Our recommendations

Inquiry into immigration matters (Volume 1): Visa and permit decision-making and other issues.

We recommend that the Department of Labour:

  1. assess whether it has effective internal policies and processes in place for staff to safely raise work-related concerns;
  2. carry out police checks of staff hired to make visa or permit decisions;
  3. periodically reassess the competency of Immigration Officers and Visa Officers, and their supervisory staff, with interpreting and applying immigration policy;
  4. centrally co-ordinate, monitor, and regularly evaluate the extent and sufficiency of training provided to Immigration New Zealand staff who make visa and permit decisions;
  5. evaluate the adequacy and consistency of training provided to staff in specialist roles in Immigration New Zealand;
  6. ensure that Immigration New Zealand branches and business groups use and maintain staff delegation registers, and improve guidance to staff about their delegated powers;
  7. introduce clear and transparent processes to inform Immigration New Zealand staff about the extent and nature of managerial involvement in making visa and permit decisions. If there is a fundamental disagreement, then these processes should include requirements that:
    • staff are protected from approving visa and permit decisions that they disagree with; and
    • staff with delegated authority to overturn or change an immigration decision must, if they do so, record the decision in their own name and delegation;
  8. review the emphasis on target setting in Immigration New Zealand branches to ensure that the quality of visa and permit decisions is not compromised;
  9. review the workflow management for, and prepare standard approaches to, dealing with backlogs of applications for visas and permits;
  10. review the operation of its client risk methodology and evaluate how the methodology’s usefulness can be improved;
  11. improve the recording of the risk profiling carried out for individual visa and permit applications;
  12. consider introducing minimum verification requirements and standards for all visa and permit applications;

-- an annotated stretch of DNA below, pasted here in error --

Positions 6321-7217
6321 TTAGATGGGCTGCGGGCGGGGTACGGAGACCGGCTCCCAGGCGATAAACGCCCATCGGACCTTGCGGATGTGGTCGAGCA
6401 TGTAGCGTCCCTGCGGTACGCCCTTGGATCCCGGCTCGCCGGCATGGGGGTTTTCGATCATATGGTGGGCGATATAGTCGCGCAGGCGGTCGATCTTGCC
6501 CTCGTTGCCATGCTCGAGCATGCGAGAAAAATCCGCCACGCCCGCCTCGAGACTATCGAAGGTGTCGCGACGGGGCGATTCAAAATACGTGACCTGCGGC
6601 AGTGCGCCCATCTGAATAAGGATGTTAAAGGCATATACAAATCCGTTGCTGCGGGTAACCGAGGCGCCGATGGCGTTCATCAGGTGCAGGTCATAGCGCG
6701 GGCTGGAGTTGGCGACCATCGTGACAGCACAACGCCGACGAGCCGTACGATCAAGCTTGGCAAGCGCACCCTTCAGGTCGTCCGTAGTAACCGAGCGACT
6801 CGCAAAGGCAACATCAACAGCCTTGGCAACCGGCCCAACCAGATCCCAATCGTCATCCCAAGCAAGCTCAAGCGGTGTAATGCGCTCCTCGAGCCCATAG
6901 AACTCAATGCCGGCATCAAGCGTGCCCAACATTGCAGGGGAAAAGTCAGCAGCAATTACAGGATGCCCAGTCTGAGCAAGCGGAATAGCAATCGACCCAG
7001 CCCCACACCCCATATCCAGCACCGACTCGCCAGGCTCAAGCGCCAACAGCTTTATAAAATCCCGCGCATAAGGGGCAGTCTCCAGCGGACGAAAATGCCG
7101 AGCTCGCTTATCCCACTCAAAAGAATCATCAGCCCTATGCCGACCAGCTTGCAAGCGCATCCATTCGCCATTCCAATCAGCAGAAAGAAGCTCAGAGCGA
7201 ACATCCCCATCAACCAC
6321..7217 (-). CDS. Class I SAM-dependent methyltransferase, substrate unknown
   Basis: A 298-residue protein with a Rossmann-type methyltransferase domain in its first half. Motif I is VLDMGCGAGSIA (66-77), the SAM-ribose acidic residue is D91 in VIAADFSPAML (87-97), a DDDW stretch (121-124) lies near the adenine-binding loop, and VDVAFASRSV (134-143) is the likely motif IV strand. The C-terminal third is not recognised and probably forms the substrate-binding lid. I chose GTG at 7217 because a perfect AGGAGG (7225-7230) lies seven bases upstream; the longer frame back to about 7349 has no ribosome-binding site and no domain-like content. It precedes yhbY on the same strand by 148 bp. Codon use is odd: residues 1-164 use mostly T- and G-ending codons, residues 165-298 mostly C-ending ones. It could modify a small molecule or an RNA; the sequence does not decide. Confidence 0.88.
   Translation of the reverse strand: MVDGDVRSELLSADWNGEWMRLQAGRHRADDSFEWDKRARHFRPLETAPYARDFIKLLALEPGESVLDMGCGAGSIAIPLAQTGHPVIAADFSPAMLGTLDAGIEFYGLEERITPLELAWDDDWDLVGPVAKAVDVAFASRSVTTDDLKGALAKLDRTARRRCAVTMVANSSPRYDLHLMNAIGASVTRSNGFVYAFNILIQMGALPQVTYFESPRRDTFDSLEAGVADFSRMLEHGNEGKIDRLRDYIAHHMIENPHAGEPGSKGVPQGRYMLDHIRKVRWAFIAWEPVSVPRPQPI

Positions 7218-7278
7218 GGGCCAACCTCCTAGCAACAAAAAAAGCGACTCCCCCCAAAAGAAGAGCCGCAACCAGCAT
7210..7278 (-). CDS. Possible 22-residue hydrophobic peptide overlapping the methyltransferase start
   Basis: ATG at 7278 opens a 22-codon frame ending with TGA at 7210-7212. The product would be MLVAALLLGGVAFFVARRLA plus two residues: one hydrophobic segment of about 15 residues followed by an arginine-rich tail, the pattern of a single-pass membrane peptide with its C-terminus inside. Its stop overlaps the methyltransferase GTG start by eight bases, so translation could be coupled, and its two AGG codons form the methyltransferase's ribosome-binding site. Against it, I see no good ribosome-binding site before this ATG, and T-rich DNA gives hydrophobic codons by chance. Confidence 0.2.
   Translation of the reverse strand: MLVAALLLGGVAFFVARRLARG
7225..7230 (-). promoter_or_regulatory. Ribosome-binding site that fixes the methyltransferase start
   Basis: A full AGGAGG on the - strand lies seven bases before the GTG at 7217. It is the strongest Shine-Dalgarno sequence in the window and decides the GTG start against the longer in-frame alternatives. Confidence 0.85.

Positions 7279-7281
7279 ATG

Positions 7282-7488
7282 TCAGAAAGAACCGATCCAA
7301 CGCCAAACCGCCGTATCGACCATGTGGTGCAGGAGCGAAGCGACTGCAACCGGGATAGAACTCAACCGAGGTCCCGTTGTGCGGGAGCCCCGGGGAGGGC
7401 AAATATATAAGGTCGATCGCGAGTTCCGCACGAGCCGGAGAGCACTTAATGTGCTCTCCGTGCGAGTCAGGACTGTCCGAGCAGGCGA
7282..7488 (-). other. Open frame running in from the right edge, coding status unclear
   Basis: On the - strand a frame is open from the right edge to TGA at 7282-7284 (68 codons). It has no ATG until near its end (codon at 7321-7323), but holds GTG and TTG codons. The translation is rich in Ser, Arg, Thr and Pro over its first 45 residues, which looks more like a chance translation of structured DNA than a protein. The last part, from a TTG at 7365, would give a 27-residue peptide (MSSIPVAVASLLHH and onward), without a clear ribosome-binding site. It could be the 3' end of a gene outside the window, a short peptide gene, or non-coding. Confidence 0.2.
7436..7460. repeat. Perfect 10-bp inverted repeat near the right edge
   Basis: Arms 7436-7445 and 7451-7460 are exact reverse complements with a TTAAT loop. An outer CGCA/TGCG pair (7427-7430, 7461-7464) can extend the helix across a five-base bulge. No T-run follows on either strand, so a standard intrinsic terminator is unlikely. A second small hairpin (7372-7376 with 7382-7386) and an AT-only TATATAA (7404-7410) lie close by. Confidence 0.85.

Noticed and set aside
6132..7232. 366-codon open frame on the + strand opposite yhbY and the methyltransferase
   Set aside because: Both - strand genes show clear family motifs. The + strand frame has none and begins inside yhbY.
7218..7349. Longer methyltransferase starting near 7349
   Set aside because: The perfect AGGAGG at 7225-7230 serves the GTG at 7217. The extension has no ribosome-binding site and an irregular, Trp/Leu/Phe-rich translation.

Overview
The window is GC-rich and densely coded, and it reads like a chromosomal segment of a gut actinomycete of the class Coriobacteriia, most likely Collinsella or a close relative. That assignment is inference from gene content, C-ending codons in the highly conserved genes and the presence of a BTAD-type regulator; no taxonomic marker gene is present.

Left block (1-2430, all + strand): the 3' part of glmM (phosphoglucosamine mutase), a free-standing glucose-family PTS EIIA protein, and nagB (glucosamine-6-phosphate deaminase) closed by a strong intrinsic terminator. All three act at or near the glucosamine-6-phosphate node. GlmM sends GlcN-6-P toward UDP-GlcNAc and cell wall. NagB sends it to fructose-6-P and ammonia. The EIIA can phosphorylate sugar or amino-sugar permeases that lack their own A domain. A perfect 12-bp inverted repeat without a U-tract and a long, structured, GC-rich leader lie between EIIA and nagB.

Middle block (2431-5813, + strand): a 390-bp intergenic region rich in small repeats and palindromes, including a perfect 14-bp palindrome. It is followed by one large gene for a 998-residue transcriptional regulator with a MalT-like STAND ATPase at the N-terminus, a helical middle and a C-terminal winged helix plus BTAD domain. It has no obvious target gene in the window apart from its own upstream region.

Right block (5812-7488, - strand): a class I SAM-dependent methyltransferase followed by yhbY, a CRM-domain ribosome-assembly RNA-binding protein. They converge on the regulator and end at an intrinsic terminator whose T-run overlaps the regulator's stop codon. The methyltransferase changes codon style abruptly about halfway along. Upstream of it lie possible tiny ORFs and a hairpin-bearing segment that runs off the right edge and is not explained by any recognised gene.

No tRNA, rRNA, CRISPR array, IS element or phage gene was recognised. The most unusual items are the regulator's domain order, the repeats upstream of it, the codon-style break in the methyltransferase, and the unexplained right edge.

13. consider ways to improve sharing of good practice guidance about documentation standards throughout Immigration New Zealand;
  14. implement processes to regularly review 14. view and monitor the compliance of section 35A decisions with the procedural guidance;
  15. redesign Immigration New Zealand’s Quality Assurance Programme to improve its effectiveness in monitoring the quality of visa and permit decisions;
  16. implement controls to mitigate the risks associated with one individual officer processing and issuing a visa or permit;
  17. embed the changes it has made to the systems and processes for certification of amendments to Government Residence Policy, and regularly confirm that certifications are complete;
  18. identify the lessons learned from the matters of concern that we have identified in the development, promulgation, and implementation of the residual places policies, consider what changes need to be made to systems, processes, and practices, and implement the necessary changes; and
  19. consider how sensitive issues can be appropriately handled by the audit committee.

We recommend that the State Services Commission:

  1. take a more systematic approach to establishing how well departments are handling integrity and conduct matters. It should also consider what steps it could take to increase the likelihood that all significant and sensitive issues are covered in briefings to an incoming chief executive.

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